I wait impatiently for weeks, carefully monitoring the 10 day forecast until there is no chance of consistently cold nighttime temperatures, until the Saturday morning I’ve been waiting for since October.  Planting Day.  My Christmas.  It’s my favorite day of the year.  It’s the day I know that spring has finally sprung and I can almost taste the incomparable deliciousness of a sun-warm tomato.

I never buy my plants from large chain home improvement or big box stores.  I have consistently purchased my seedlings from the Farmer’s Market in Raleigh for the past few years and have supported local farms while ensuring I knew my plants weren’t being flown from a greenhouse across the country.  This year, I also purchased seedlings from Gunter’s Greenhouse, an adorable greenhouse just a few miles up the road.

The first garden at my new home has been planted and I must say I find it rather impressive.  Both raised beds are filled with vegetables, and of course I couldn't abandon the perfectly good containers that have supported the growth of nine feet tall tomato plants.  What’s growing this year?

Tomatoes – 15
Sunsugar cherry (3), Sweety grape (3), Yellow boy (3), Summer sweet (4), Early girl (2)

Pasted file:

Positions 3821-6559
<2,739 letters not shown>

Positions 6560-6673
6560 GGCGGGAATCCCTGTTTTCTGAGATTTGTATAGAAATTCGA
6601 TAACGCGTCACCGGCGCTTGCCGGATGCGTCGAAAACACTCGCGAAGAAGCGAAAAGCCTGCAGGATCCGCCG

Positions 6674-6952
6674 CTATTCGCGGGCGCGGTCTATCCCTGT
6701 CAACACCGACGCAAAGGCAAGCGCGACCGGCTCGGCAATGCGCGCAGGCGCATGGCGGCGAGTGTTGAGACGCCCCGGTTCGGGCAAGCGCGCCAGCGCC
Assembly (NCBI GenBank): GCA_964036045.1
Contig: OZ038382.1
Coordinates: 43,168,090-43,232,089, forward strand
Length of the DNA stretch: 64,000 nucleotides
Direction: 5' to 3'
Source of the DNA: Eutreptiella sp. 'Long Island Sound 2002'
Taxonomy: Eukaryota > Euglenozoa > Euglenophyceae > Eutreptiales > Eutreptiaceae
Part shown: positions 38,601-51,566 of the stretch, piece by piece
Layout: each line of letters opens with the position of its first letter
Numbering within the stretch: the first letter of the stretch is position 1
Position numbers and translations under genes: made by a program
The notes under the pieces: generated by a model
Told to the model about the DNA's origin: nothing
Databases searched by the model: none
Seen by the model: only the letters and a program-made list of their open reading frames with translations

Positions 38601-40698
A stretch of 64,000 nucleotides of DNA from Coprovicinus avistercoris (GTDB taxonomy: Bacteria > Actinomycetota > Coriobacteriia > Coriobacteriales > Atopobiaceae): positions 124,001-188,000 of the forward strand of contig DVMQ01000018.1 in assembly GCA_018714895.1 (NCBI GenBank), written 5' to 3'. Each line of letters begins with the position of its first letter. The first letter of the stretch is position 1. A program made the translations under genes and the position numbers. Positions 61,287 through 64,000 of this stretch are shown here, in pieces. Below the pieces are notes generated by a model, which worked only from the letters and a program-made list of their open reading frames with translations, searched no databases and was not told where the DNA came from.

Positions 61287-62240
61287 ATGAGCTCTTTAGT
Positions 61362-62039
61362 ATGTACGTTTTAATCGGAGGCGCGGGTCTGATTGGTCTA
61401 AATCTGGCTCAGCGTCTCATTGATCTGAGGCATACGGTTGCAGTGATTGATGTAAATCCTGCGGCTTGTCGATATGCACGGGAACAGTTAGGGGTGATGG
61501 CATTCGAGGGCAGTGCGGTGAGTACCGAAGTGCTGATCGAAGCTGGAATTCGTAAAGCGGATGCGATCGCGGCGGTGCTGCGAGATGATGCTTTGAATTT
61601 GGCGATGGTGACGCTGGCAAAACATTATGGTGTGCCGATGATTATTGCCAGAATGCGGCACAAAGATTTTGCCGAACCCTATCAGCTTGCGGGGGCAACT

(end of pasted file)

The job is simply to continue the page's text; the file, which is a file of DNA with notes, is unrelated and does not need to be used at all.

Peppers – 10
Jalapeno (2), Big bertha (4), California (4)

Cucumbers – 4

Zucchini – 4

Blueberry bushes – 2

Fig tree

Planting day.  My favorite day.

Saturday, April 6, 2013

Play in the dirt!

Hello, my name is Nicole, and I live in a perpetual state of dirty fingernails.  There is nothing I love more than the smell of dirt, the feel of grass between my toes, and the taste of a homegrown tomato.

I grew up helping my dad plant geraniums and marigolds along the front walkway and tomato plants along the back fence.  Some of my earliest memories involve the earthy, grassy smell of a young tomato plant being gently placed into a freshly dug hole in the ground and dead heading marigolds for hours with my little brother just to see whose flowers had the most seeds to bear.